Arch-terrorist Marwan Barghouti, who is serving five life sentences for killing Israelis in numerous terror attacks, was given a disciplinary “slap on the wrist” for his latest exploit – an article written by him from his Israeli prison cell that appeared in the British Guardian newspaper last week, in which he provided rationalization for Palestinian knifing and murder terror attacks against Jews.
At the hearing, Barghouti denied that he had given an interview or that he had provided the Guardian with the article.
“The real problem is that Israel has chosen occupation over peace, and used negotiations as a smokescreen to advance its colonial project,” wrote Barghouti.
“Every government across the globe knows this simple fact and yet so many of them pretend that returning to the failed recipes of the past could achieve freedom and peace… We cannot coexist with the occupation, and we will not surrender to it,” Barghouti stated, among other things, without mentioning the incitement to destroy Israel and kill Jews that has typified “this new Palestinian generation [that] has not awaited reconciliation talks to embody a national unity that political parties have failed to achieve, but has risen above political divides and geographic fragmentation.”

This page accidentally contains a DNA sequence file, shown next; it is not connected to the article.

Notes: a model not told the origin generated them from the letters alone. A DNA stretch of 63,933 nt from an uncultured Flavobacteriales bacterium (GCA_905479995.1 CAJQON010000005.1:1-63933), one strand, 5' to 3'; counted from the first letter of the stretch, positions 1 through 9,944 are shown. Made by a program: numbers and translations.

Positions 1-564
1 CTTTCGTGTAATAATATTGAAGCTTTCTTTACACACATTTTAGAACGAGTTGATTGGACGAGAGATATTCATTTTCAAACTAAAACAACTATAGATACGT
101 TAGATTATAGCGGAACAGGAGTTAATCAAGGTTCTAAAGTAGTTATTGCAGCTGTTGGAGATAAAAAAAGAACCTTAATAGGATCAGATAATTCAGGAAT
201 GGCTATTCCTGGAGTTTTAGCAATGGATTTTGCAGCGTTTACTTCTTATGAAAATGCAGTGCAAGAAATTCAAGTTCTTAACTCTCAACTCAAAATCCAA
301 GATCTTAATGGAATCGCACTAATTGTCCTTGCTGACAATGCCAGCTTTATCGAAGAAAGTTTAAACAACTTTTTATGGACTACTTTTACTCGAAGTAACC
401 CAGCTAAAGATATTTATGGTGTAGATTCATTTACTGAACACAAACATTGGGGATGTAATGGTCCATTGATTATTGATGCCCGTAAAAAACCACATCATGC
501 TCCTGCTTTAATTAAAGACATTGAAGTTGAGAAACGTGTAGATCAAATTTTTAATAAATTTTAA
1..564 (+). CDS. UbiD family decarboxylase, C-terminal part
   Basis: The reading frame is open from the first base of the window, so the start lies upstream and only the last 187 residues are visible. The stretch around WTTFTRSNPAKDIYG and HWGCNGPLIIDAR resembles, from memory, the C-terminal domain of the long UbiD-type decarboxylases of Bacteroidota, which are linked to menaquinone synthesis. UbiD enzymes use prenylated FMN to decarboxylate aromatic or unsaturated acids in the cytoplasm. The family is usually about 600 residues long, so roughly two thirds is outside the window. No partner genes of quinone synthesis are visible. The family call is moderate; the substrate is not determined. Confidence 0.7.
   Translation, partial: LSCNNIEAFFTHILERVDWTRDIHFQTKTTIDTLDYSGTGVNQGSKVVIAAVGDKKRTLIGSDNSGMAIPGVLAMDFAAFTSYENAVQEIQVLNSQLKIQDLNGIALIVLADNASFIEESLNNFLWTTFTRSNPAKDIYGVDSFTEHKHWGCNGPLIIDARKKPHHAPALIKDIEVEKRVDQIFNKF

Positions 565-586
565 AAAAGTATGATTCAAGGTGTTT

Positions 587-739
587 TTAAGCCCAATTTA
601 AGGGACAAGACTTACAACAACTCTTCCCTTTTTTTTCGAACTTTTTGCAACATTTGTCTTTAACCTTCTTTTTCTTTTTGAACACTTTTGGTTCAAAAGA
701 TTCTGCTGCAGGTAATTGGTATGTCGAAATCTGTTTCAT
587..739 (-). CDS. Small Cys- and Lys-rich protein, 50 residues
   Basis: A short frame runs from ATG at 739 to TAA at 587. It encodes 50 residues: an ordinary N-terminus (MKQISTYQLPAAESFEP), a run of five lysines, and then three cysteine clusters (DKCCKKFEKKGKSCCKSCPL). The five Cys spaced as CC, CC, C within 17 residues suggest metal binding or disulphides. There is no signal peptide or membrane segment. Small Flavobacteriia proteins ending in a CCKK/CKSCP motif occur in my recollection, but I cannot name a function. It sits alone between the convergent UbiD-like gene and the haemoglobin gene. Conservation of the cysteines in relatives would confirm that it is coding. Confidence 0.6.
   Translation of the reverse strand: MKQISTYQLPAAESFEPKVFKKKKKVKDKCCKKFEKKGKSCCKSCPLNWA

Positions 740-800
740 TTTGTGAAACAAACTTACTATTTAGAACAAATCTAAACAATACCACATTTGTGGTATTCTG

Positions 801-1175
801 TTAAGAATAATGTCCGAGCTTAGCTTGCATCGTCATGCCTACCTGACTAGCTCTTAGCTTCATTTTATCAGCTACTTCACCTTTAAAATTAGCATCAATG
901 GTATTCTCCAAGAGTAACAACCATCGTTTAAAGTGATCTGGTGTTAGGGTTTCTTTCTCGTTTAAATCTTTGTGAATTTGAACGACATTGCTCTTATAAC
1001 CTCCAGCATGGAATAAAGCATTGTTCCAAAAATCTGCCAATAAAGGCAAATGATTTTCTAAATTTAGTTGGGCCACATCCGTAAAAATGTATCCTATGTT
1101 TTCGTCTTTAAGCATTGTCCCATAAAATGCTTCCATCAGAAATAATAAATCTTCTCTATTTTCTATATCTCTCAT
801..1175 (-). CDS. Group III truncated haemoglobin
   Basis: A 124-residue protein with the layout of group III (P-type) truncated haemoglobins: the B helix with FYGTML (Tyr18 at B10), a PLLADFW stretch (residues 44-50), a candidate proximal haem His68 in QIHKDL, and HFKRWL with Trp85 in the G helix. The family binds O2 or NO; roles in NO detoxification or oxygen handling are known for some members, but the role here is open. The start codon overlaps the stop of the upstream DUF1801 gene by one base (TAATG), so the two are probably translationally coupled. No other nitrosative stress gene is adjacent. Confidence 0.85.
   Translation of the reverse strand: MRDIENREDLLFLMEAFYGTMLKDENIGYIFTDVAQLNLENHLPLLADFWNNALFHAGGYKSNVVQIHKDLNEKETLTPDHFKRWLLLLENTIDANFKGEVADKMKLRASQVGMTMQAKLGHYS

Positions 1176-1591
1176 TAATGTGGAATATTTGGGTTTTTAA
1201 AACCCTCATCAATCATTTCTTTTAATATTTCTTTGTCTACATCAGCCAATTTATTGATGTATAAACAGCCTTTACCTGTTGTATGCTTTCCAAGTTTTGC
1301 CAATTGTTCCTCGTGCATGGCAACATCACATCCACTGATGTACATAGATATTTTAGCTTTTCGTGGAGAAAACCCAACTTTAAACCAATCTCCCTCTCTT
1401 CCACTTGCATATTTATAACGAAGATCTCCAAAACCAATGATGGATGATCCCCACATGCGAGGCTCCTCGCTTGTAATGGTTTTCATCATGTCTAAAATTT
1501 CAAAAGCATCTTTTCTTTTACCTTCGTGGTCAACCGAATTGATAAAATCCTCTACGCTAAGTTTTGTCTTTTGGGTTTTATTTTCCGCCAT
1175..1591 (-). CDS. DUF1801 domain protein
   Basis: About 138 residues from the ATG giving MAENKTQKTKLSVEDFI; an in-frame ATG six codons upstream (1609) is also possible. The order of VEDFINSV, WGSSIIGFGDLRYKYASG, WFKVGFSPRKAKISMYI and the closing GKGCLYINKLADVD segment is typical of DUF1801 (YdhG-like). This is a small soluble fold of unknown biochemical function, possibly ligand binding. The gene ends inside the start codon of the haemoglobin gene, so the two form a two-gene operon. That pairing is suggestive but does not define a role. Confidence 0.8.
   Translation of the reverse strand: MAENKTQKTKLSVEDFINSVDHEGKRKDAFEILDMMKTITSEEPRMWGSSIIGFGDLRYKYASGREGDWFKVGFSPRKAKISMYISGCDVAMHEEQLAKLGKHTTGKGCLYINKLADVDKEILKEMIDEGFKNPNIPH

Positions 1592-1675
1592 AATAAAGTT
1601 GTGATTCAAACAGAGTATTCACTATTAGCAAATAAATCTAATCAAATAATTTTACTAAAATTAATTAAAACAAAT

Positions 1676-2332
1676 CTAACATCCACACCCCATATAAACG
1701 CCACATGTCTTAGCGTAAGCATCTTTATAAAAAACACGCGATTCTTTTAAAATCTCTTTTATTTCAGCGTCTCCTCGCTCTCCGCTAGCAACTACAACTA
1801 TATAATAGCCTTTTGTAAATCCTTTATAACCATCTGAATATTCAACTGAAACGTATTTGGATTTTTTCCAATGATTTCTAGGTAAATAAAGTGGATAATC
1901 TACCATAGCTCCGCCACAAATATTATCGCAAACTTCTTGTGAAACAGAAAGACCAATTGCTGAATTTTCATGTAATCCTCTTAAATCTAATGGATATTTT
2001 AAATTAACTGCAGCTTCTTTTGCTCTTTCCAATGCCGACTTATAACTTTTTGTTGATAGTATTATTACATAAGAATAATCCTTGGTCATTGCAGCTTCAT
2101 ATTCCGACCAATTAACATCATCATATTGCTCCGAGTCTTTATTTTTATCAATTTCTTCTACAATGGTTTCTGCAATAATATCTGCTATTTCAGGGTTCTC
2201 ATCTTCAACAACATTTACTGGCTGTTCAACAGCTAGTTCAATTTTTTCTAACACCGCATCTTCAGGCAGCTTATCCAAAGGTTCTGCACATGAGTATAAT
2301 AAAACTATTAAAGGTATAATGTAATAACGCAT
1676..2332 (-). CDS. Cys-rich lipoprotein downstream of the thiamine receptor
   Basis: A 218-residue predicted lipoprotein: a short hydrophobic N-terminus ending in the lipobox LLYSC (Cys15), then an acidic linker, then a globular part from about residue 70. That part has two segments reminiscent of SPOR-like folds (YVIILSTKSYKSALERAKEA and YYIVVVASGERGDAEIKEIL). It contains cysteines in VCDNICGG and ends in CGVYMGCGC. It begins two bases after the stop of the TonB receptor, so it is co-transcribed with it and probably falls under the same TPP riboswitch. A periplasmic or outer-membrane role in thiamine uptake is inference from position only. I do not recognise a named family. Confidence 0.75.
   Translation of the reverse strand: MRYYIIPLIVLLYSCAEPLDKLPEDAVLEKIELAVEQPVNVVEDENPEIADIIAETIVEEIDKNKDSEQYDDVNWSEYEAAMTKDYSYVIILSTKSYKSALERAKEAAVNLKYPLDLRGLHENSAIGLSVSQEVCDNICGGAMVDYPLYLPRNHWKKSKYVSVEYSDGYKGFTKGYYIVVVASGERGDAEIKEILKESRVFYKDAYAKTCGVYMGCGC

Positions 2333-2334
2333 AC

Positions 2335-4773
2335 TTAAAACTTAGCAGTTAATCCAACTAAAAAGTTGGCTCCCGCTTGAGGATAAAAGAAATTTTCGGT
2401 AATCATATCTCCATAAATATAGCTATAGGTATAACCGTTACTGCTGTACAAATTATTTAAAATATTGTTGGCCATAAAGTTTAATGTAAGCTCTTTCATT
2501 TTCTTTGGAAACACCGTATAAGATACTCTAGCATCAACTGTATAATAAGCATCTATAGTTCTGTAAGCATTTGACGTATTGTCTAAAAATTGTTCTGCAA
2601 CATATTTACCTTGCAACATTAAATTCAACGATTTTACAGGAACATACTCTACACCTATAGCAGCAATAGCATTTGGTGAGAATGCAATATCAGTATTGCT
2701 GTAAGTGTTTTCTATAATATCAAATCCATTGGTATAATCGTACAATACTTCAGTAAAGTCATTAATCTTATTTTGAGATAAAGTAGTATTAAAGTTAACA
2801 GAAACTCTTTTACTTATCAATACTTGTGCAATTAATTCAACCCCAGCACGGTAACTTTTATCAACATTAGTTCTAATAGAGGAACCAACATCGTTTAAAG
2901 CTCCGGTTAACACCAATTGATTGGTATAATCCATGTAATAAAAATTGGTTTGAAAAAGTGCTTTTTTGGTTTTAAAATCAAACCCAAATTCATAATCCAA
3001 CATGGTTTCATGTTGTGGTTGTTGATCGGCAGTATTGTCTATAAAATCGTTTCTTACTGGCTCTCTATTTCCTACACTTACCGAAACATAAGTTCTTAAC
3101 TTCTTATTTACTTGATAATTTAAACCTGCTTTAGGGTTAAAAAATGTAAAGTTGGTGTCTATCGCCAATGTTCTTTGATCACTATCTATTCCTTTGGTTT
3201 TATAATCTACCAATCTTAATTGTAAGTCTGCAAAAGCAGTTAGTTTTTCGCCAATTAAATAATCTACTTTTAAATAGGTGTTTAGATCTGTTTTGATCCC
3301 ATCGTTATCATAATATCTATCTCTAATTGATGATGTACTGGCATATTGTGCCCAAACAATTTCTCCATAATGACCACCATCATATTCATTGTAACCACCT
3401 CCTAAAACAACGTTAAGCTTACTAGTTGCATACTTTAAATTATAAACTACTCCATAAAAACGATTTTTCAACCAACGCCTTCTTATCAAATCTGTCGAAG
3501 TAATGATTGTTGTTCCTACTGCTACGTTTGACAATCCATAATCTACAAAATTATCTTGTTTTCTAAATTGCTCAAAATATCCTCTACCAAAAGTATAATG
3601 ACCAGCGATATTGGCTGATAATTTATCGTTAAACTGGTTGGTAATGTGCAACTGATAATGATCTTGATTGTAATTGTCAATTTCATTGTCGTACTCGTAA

Barghouti, 56, was sentenced to five life sentences in 2002 after being convicted of multiple murder and attempted murder charges for attacks carried out by the al-Aqsa Martyrs' Brigades on Israeli civilians and soldiers during the Second Intifada. He is considered one of the founders of "Tanzim," one of Fatah's armed terrorist factions, and has continued to exert great influence within the party even from prison.
The Honenu legal rights group filed a complaint with the Israel Prisons Service over the article. In response, the Service said that it would try Barghouti for violating the terms of his imprisonment, but at the end of the process he was merely served with a disciplinary report and warned not to do it again.
Honenu attorney Doron Ben-Nir said that the situation was “absurd, in that a top security prisoner got off with just a warning.” Ben-Nir said that he would pursue a more “realistic” punishment against Barghouti for the breach.